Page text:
Gendered Representations of Apartheid: The Women’s Jail Museum at Constitution Hill

Stephanie Bonnes, Janet Jacobs


This article examines the ways in which women are represented and remembered at The Women’s Jail at Constitution Hill museum, a former women’s jail that was used to incarcerate women during apartheid in Johannesburg, South Africa. Based on fieldwork at the museum, this study examines how the memory of the former prisoners and of the apartheid regime is shaped and narrated at this site. Situating our analysis within the context of the collective memory of apartheid, we examine how the museum uses artifacts and objects to depict both the specific forms of gendered dehumanization that women experienced at the jail, as well as their journeys to incarceration as a result of discriminatory apartheid laws. We also examine the absence of torture memory and references to hierarchical structures and interactions within the jail itself, noting that these were important dynamics of prison life that are not represented in the museum. This research presents a content and visual analysis of how the use of images and artifacts may illuminate and/or silence specific memories of degradation and humiliation in a museum space.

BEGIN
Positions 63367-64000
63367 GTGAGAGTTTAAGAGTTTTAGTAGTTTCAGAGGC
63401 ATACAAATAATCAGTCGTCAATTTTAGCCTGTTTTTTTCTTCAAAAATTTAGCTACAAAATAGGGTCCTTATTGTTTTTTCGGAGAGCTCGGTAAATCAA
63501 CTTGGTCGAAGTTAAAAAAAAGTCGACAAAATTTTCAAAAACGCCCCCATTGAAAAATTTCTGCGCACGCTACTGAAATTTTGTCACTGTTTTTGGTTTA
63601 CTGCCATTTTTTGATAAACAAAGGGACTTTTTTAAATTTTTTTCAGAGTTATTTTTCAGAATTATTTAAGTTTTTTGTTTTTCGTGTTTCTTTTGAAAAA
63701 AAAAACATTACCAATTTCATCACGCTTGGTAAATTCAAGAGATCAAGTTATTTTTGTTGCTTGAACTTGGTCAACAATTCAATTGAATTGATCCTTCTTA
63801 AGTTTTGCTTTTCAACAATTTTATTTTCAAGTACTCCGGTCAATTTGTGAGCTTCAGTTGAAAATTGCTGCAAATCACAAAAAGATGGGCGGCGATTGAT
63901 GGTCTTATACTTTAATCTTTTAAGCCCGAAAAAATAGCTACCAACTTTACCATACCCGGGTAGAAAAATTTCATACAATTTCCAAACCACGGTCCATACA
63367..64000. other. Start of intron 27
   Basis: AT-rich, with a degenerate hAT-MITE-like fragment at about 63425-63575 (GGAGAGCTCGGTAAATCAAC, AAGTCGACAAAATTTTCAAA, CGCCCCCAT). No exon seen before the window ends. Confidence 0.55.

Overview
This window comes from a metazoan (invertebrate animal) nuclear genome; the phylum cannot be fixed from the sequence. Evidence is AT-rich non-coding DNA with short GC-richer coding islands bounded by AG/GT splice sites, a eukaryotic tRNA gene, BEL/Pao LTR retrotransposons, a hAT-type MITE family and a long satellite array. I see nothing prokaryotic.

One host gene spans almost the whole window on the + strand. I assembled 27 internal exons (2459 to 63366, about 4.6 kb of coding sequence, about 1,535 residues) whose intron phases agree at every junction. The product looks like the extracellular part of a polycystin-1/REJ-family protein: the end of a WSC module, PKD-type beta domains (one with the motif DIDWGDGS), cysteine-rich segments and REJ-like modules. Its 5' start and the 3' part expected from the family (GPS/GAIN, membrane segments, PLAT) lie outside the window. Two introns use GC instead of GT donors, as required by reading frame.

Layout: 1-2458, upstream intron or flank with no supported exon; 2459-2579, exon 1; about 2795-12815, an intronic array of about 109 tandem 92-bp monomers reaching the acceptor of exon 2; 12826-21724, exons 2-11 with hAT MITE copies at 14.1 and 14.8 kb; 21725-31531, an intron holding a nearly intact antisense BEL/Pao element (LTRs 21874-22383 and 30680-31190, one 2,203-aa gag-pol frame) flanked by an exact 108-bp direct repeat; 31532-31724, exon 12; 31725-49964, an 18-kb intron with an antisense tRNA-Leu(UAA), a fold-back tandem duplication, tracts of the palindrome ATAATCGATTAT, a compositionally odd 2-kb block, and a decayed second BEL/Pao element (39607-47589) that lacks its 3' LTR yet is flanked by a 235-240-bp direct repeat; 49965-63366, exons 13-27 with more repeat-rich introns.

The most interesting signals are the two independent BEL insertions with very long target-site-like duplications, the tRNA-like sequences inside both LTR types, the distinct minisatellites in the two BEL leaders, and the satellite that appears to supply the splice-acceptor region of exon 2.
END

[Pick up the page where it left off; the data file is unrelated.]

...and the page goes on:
Key Words: Collective Memory, Museums, Representation, South Africa, Apartheid
Memorialization, Gender and Memorialization

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Copyright (c) 2017 Stephanie Bonnes, Janet Jacobs

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Museum and Society

ISSN 1479-8360

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